Eerste gedrukte uitgave van deze zeer expliciete klassieker, met ex-libris van André Vlaanderen
|Kirjailija:||[John Wilmot, Earl of Rochester]|
[John Wilmot, Earl of Rochester], ascribed to - Sodom - Paris, H. Welter, 1904 - xxiv, 58, (2) pp. - Without binding, in later loose wrappers (small tear at top of wrapper), fragments of original wrappers enclosed. - 12 x 15 cm.
Rare first printed edition of this famous and very explicit text, with the ex-libris of writer André Vlaanderen
Sodom is an obscene Restoration closet drama, published in 1684. The work has been attributed to John Wilmot, 2nd Earl of Rochester, though its authorship is disputed. Determining the date of composition and attribution are complicated owing mostly to misattribution of evidence for and against Rochester's authorship in Restoration and later texts.
The play consists of five acts in rhyming couplets. There are two prologues, two epilogues and a short final speech. The play begins with Bolloxinion, King of Sodom, authorising same-sex sodomy as an acceptable sexual practice within the realm. General Buggeranthos reports that this policy is welcomed by the soldiers, who spend less on prostitutes as a consequence, but has deleterious effects on women of the kingdom who have recourse to "dildoes and dogs". Prince Pricket and Princess Swivia commit incest with one another. With the court and country reduced to erotic madness, the court physician counsels: "Fuck women, and let Bugg'ry be no more". The king himself, however is unconvinced, while the Queen dies of venereal disease. Amid the appearance of demons, fire, and brimstone, Bolloxinion declares his intention to retire to a cavern and die in the act of sodomising his favorite – Pockenello.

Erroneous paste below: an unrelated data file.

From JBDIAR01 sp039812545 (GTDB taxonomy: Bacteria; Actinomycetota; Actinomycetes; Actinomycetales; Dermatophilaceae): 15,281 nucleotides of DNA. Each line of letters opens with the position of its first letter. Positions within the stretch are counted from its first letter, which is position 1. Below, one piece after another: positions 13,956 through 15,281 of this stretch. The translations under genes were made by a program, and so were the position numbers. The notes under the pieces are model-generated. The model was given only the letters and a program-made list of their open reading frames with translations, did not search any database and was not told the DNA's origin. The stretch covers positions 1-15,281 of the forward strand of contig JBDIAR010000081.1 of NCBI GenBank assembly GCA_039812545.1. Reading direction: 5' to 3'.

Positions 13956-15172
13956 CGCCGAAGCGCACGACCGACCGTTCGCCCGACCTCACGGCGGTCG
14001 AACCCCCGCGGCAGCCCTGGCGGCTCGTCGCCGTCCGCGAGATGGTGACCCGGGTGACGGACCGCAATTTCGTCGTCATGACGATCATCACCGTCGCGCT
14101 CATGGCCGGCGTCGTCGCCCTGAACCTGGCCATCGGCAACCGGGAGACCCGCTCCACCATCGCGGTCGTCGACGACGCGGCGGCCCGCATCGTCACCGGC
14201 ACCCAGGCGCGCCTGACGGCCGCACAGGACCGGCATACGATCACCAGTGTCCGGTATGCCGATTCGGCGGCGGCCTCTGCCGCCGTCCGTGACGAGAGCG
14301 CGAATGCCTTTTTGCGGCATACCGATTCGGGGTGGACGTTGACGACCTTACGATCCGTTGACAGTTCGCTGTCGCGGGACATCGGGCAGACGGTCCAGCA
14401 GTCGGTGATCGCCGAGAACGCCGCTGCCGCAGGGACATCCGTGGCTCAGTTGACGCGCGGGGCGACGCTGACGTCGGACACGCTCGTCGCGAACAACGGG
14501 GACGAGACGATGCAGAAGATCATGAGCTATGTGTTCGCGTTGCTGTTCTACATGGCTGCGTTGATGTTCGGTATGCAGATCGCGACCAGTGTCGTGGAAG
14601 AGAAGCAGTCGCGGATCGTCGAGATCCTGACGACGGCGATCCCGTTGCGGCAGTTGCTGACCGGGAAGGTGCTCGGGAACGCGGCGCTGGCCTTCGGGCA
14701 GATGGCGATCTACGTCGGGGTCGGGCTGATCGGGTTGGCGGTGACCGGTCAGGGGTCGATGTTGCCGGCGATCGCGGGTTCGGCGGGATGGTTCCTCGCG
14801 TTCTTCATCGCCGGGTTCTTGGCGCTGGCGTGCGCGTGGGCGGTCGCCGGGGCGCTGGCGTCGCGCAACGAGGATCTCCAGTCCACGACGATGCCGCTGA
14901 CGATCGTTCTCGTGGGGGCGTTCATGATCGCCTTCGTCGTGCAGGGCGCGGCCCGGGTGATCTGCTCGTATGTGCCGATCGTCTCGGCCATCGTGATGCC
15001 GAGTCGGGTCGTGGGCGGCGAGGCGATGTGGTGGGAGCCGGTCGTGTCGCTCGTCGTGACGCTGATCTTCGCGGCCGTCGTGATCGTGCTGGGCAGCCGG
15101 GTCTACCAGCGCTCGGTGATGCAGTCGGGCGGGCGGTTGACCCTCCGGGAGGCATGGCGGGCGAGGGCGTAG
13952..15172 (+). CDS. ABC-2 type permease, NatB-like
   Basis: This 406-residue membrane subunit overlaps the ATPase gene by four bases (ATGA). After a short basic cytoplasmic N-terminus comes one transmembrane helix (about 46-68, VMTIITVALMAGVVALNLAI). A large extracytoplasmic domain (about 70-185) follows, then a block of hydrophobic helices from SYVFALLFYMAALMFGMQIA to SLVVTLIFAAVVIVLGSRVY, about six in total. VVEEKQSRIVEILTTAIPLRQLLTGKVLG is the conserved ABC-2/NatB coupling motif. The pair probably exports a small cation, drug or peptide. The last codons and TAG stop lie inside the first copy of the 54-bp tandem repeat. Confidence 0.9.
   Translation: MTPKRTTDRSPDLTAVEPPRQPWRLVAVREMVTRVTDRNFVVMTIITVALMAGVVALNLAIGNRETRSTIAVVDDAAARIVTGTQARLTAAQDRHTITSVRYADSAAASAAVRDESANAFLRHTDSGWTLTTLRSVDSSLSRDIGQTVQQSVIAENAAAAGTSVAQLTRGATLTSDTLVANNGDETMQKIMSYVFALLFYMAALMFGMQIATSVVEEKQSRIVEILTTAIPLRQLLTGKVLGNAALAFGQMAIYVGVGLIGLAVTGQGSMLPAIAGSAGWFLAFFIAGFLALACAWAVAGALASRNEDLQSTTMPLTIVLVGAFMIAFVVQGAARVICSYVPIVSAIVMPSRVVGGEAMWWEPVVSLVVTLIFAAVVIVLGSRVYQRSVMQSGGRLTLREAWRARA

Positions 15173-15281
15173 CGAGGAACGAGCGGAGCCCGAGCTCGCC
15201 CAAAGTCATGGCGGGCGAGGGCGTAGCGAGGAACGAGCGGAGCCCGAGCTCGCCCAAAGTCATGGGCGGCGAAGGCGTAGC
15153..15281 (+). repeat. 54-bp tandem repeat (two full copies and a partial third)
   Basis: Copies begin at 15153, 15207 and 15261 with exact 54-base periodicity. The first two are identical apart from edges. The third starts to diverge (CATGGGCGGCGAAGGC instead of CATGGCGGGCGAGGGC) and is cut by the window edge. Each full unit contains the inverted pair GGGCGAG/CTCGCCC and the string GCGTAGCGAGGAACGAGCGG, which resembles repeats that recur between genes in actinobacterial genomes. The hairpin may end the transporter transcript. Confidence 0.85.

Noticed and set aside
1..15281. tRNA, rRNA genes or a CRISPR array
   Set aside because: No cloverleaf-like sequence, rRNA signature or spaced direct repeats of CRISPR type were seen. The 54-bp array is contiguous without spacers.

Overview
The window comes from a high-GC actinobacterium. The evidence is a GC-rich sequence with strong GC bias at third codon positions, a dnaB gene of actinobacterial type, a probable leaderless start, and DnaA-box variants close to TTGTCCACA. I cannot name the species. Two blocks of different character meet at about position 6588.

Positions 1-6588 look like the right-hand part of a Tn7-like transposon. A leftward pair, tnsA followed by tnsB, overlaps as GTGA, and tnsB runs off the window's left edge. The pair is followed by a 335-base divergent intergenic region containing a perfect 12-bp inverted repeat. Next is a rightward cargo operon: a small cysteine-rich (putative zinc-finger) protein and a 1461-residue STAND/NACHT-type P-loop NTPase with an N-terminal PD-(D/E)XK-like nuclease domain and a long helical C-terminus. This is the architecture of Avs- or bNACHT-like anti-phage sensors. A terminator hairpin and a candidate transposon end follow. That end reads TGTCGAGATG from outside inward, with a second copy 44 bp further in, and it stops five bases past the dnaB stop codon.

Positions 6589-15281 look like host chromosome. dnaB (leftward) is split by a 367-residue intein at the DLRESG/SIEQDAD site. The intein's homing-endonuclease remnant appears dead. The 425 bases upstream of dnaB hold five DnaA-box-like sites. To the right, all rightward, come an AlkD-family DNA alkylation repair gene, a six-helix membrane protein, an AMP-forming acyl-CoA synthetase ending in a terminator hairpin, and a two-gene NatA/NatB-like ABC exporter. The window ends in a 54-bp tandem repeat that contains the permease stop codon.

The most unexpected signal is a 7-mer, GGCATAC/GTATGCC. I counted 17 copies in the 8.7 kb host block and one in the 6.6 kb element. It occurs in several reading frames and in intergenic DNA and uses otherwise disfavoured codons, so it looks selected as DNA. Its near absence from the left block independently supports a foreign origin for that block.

Sodom merits attention not just as an early piece of scabrous literature, but also as a disguised satire on the court of Charles II and especially of his apparent willingness to tolerate Catholicism in England at a time when that religion was officially proscribed. Written presumably at the time of Charles's 1672 Declaration of Indulgence (which promulgated official toleration of Catholics and others), Sodom delineates in its racy plot a king much like Charles whose insistence on promoting his sexual preference for sodomy can be read as an analogue to the debate in England at the time about the king's real motive in pushing religious toleration. (source: Wikipedia)
|Jäsen alkaen:||4 toukokuu 2012|
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